Posted on July 20th, 2014
LORD, why have you rejected me?
why have you hidden your face from me?
Ever since my youth, I have been wretched and at the point of death;
I have borne your terrors with a troubled mind.
Your blazing anger has swept over me;
your terrors have destroyed me;
They surround me all day long like a flood;
they encompass me on every side.
My friend and my neighbor you have put away from me,
and darkness is my only companion. (Ps. 88, Book of Common Prayer)
So ends the eighty-eighth Psalm. “Darkness is my only companion.” That’s not the beginning; it’s the ending. So can life be in this world, even for the disciple of Jesus.
For this world is a dark place. The Muslims burned the cathedral in Mosul this past week, and the remaining Christians have fled. Pastor Saeed Abedini, an American citizen, remains imprisoned in Iran for the crime of being a Christian.
In America, we burn with lust and are imprisoned by the passions. The darkness of despair closes in on hearts without hope.
St. Peter has just spent the night in darkness. (Luke 5:1-11) “Master,” he says to Jesus, “we have toiled all night and caught nothing.” That is the story of all humanity, wrapped up in this one futile effort by St. Peter: “We have toiled all night and caught nothing.” We have built, but the buildings have crumbled. We have established governments, but they have become corrupt. The garment is ripped, the milk has gone sour, the door has splintered and the hinges have rusted. “We have toiled all night and caught nothing.” Even what man does gain, rust ruins, moths destroy, and thieves break in and steal. Everything is dust and ashes.
So Simon Peter is tired. Perhaps you are too. Tired of work. Tired of an ailing body. Tired of a world careening out of control. Tired of a marriage that continues to struggle. Tired from the baby that fills you with joy but gives you no rest.
The day has broken, but Simon remains in darkness. “Master, we have toiled all night and caught nothing.” Jesus is about to take him out into the deep, where Simon will confront the deeper darkness.
There is an enormous catch of fish, so much that the nets are breaking. They fill one boat, then a second, the ship captained by James and his brother John, the sons of Zebedee and partners with Simon in his commercial fishing operation. Both boats are weighed down, riding low in the water. The fish in the boat will translate into gold in their pockets.
But this does not lighten Simon’s darkness. He now confronts his identity.
Our culture is presenting us with a deep identity crisis. Uprooted from created realities, people are convincing themselves that they are men trapped in women’s bodies, or women trapped in men’s bodies – or perhaps still some other alternative. Actions are disconnected with being, so that people do bad things but say they are good people, that the bad actions are somehow disconnected from the good person. In 1978 Rabbi Kushner published a book asking the question, “Why do bad things happen to good people?”, a question that has no adequate answer because it is improperly framed.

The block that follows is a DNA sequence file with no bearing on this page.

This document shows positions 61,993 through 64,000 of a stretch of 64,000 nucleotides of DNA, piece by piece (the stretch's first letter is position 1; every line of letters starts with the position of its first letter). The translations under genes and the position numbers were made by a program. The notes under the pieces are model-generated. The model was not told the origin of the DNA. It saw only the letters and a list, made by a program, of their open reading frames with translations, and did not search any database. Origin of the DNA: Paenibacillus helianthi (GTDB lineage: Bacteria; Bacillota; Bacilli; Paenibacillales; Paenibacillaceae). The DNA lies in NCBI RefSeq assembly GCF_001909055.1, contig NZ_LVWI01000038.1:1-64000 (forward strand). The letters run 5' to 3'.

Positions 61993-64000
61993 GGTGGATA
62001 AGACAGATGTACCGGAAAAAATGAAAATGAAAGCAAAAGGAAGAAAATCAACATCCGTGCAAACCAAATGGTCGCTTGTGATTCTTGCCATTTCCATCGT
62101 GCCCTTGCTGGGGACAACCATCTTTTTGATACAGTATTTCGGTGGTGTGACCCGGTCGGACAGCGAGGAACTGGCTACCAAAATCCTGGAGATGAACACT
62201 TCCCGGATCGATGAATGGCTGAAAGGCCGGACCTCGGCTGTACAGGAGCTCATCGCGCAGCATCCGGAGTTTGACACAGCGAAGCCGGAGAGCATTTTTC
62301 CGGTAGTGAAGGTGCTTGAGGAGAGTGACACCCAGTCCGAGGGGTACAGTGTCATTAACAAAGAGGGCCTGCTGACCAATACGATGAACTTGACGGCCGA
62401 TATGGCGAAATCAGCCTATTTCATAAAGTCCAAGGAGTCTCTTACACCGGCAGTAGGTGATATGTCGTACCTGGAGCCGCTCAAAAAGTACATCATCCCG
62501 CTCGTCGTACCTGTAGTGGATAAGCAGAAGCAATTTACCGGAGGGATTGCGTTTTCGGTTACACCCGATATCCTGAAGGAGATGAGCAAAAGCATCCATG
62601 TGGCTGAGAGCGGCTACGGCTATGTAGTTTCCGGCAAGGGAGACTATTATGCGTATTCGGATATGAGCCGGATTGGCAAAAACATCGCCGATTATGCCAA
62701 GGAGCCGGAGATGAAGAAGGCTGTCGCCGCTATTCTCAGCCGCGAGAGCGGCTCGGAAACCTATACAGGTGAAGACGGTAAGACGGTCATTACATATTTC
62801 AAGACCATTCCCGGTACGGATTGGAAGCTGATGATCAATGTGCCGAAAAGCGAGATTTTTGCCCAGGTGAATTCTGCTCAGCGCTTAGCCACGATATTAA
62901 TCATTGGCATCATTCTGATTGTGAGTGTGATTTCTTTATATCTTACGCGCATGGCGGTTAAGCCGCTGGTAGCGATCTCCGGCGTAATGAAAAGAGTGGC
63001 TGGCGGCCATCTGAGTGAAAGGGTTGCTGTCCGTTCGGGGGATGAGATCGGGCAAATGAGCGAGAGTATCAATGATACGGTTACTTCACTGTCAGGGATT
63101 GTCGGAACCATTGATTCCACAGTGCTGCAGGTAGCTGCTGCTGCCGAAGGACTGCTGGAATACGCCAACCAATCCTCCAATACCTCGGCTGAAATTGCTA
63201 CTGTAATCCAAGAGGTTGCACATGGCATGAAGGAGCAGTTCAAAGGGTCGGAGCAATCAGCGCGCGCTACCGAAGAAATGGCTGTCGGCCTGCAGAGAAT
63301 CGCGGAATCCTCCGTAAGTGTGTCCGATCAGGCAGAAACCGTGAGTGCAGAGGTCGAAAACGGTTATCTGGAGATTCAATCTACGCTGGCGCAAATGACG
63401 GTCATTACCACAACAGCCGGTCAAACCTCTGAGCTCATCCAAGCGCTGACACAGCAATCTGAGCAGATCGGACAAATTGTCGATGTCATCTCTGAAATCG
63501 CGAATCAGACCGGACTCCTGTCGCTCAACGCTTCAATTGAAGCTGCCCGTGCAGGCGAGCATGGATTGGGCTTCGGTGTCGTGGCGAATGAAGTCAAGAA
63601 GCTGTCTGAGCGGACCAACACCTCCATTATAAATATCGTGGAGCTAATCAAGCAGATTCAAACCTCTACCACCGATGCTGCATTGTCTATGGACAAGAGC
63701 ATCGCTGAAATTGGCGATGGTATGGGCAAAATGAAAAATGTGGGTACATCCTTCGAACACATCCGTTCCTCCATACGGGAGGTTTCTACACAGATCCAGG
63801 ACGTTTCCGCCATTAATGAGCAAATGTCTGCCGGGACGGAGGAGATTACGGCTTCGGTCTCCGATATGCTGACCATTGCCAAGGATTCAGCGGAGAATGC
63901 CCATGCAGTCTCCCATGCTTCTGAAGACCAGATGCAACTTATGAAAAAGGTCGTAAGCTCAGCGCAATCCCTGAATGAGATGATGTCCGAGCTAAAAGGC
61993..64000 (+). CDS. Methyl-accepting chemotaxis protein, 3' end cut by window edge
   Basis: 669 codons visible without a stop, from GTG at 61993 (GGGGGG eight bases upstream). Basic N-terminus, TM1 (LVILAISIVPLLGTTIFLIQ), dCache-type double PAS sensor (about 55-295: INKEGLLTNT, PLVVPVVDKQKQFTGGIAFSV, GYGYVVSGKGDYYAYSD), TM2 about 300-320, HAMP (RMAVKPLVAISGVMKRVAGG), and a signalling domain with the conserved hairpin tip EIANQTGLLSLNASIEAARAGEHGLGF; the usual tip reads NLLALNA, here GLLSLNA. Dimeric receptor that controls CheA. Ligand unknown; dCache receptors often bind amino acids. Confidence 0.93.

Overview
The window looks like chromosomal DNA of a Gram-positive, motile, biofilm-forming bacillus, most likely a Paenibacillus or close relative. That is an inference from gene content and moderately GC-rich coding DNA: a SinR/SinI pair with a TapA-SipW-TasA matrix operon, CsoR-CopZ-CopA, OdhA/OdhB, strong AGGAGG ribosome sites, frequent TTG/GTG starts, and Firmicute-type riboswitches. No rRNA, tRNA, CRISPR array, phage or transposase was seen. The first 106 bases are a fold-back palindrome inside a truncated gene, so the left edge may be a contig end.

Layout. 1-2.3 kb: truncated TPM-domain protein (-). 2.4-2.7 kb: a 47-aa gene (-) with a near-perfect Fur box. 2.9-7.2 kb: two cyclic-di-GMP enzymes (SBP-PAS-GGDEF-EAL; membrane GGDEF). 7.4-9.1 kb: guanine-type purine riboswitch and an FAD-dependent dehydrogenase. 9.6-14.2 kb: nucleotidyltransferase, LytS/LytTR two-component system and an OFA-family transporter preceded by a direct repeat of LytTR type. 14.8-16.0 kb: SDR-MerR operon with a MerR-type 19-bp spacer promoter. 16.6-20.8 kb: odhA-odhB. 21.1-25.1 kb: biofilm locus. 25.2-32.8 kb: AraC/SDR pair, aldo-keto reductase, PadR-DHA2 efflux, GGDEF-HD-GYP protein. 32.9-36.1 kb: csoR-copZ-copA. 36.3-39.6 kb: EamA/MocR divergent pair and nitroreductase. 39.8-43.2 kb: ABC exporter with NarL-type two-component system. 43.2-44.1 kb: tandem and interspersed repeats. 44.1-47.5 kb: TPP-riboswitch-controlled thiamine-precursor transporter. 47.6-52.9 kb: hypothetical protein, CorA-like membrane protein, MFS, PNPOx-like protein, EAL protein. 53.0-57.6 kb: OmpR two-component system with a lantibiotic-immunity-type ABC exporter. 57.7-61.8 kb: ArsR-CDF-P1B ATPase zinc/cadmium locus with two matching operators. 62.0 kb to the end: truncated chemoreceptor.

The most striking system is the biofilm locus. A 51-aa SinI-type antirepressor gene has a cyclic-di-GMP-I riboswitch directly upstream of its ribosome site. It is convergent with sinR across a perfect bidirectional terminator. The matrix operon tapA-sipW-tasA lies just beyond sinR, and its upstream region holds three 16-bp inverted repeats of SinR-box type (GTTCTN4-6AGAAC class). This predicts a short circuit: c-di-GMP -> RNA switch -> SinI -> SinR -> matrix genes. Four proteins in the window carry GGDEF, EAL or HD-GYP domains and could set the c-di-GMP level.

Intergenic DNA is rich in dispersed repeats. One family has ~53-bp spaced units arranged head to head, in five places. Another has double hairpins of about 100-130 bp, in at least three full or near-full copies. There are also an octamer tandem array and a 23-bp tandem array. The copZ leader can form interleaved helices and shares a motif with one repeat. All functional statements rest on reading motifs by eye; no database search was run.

It’s a question of identity, and not just your identity or my identity, but a collective identity, a world-identity. We must ask a bigger question, “Who are we as a people? Who are we as a race, the human race?” And the answer is in what Simon says to Jesus after the great catch: “I am a sinful man, O Lord!” Simon is not speaking about a particular thing he has done, nor the particular ways he may be tempted. One person has inclinations to lie or gossip, another to bully and abuse. One person has heterosexual desires, another homosexual desires, but no one, no one lives up to the sexual identity God created us to have. To say, for example, that people with homosexual desires are broken is not to say nearly enough; everyone is broken, and deeply so.
In today’s Psalm, David is afraid. In the Old Testament lesson, Elijah commits the sin of despair, hiding out and whimpering, “I, even I only, am left, and they seek my life.” The congregation addressed in the epistle is admonished about the things you and I so easily do: repay evil for evil, reviling for reviling.
Simon is a sinful man, I am a sinful man, you are a sinful person. Your corruption runs deeper than you even realize. This is why we bring Brendan David and all our babies to baptism. Born in darkness, we are destined to darkness. We need God’s action from the outside, God’s righteousness from the outside, God’s forgiveness from the outside, not only to redeem us from our acts, but to rescue us from our being, from who we are.
The miraculous catch of fish becomes for Simon an image of Jesus’ work, and the work Simon would undertake as a minister of Jesus. Drawn up out of the deep, drawn up out of the darkness, the nets of baptism save men alive.
Perhaps you have said with the Psalmist that “terrors … surround me … like a flood.” But Jesus comes to those drowning. Jesus comes to those over whom the waves wash. Jesus comes to Brendan. Jesus comes to the baptized.
Perhaps you have known the dark, even said, “Darkness is my only companion.” But Jesus comes in the dark. Jesus comes to those in darkness. In the shadows and gloom, your Lord is with you, He has been there too, terrified of the hell that was coming for Him.
Perhaps you have said with Simon, “I am a sinful man.” This you need to say, every day. The Word of Jesus to Simon is recorded in this Gospel for you: “Do not be afraid.”
Now, the accusation of sin against you has, by the Word of Jesus, been canceled. In the entrance Psalm we cried out to God, “False witnesses have risen against me.” That’s what the accusations of the devil now are: False witnesses. They are false because of Jesus’ word, “Fear not.” Simon is right when he says, “I am a sinful man.” But the Word of Jesus, and the baptism that today came to Brendan, washes it away. +INJ+